That’s where Royko’s advice comes in. Aircraft engines make water during combustion, and it’s that water that causes all the problems. That water combines with the metals in the engine and the by-products of combustion to form a strong acid. If allowed to remain inside the engine, this acid corrodes the engine’s parts and promotes rust. Eventually, rust could cause failure of a critical component—usually at the worst possible time.
Royko advises flying as often as possible. In today’s economic doldrums, flying often may not be feasible, so he offers this advice: “The key to reducing corrosion is flying long enough at the proper oil temperature.” Royko explains that pilots need to fly at an oil temperature of 180 to 190 degrees F for at least an hour so water will boil away.
“Water boils off at 212 degrees Fahrenheit, and the actual temperatures experienced by the oil inside the engine are about 50 degrees higher than at the oil-temperature gauge,” Royko says. “Flying at lower oil temperatures or for less time might actually promote more moisture, not less.”
With regard to oil changes, experts agree that 50 hours or four months (whichever comes first) is the proper interval for engines with oil filters. Engines with only screens should have their oil changed every 25 hours or four months. “I tell pilots to never judge oil by its color,” adds Royko. “Go by the interval. If you only fly 40 hours a year, you should still do three oil changes in 12 months; one every four months, regardless of hours.”
The big news in aircraft oil is multiviscosity. Proper viscosity is one of the most critical criteria in choosing engine oil. Viscosity can be thought of as a liquid’s resistance to flow.
Thus, the higher the viscosity rating, the “thicker” the oil, or the more it resists flowing. Multiviscosity oil gives pilots the better of two worlds when operating in different flying environments.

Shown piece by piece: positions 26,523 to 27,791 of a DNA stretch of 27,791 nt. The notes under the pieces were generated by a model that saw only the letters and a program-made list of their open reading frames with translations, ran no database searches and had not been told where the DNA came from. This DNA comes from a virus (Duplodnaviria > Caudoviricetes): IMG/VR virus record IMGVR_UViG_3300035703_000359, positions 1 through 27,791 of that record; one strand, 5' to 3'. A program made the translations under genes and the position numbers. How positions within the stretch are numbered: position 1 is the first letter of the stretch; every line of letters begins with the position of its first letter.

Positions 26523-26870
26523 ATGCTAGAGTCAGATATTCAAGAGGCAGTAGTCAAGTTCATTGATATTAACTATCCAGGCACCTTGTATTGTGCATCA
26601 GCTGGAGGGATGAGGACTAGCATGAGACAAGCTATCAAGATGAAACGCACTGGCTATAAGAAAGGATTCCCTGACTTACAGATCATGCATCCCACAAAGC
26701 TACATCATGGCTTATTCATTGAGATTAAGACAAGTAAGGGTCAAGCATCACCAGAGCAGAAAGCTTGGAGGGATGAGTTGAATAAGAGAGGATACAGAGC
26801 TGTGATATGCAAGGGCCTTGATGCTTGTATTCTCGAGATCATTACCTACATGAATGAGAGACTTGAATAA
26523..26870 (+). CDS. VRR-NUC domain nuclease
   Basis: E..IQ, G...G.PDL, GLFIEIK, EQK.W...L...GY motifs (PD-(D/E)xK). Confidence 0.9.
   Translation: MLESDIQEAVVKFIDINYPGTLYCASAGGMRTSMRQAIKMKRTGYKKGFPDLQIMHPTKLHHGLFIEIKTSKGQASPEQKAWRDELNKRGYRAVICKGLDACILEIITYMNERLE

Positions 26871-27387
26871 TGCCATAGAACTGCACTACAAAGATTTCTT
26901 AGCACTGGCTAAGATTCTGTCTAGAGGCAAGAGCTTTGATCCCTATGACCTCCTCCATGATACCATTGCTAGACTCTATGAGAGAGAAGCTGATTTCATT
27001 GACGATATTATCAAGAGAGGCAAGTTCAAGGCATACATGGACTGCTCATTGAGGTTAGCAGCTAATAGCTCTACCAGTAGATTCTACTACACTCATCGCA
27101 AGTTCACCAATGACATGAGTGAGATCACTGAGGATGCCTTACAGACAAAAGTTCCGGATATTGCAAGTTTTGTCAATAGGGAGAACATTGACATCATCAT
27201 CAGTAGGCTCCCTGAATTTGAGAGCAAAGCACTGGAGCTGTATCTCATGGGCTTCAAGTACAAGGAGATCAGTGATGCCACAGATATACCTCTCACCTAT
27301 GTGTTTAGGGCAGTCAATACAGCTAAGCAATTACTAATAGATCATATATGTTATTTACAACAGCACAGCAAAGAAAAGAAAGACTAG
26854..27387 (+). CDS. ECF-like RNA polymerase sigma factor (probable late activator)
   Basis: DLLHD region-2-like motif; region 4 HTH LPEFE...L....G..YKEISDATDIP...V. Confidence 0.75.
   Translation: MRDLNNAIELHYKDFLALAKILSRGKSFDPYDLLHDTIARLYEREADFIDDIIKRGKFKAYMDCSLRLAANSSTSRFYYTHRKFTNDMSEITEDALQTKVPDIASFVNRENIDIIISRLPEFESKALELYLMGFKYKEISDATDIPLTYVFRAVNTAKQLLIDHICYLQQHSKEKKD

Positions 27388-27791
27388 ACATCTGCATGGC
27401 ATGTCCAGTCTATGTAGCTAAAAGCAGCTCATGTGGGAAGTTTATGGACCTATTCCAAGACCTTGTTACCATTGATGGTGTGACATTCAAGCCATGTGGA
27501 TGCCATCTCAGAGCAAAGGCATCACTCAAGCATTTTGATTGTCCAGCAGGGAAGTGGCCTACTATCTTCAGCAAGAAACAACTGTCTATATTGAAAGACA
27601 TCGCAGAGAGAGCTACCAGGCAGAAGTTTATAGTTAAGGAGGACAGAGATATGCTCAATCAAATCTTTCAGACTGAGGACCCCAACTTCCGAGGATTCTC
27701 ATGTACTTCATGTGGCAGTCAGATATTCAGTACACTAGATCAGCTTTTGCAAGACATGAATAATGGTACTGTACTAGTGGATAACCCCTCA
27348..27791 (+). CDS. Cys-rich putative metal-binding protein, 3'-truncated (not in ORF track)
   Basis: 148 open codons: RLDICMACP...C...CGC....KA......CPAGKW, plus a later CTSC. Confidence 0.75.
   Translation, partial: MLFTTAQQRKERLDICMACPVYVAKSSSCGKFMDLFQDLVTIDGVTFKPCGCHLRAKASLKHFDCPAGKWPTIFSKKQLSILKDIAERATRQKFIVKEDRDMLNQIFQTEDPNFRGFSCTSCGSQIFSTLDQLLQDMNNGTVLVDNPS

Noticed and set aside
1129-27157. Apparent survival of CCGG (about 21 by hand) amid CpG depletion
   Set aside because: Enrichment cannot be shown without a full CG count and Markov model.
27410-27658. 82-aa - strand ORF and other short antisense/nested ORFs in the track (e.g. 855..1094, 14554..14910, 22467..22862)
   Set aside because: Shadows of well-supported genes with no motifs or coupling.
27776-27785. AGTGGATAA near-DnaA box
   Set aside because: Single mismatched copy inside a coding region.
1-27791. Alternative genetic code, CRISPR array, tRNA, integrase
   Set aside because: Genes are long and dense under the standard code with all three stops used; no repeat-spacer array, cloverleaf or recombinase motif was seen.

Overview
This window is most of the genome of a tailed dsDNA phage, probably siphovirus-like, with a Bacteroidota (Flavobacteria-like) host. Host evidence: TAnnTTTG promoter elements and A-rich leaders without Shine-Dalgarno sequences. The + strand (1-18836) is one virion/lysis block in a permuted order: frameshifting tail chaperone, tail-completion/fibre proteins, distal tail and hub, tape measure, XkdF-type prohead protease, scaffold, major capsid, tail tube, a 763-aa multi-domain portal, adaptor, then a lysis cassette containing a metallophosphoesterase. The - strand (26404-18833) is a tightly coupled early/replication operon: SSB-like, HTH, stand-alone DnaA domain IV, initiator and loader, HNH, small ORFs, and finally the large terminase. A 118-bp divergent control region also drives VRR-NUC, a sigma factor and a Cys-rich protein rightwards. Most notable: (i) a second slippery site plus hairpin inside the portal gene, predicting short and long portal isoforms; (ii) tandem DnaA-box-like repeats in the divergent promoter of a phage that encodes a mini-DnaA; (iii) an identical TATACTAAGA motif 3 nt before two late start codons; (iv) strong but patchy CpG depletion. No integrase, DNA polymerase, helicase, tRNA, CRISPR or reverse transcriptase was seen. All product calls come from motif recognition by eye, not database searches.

Multiviscosity oils flow very well at startup—typically when damage occurs when using fixed-viscosity oils in cold temperatures. But, they also resist flow appropriately when they’re hot. To check for proper flow, Royko says pilots should get an oil-pressure indication within 10 seconds of startup. Fixed-viscosity oil might only be at optimum flow when the engine is running at normal power.
Thus, multiviscosity oil extends the life of your engine by working well at different extremes. “A pilot should look at where he or she flies, and how often,” says Royko. “That will point them to the proper multiviscosity oil if that’s what’s best for their operation.”
Royko also recommends that pilots “spool down” their oil temperature after a long flight with a slow taxi, or by letting the engine idle for a bit before shutdown. “Racing to the hangar and shutting it down is not good for the engine. On warmup, bring the oil temp up gradually. Don’t firewall the throttle a few minutes after starting either.”
He says a careful oil analysis is valuable, or even cutting the oil filter yourself, removing the filter media and running a magnet through it to look for metal shavings, especially in the nooks and crannies, to check for possible issues.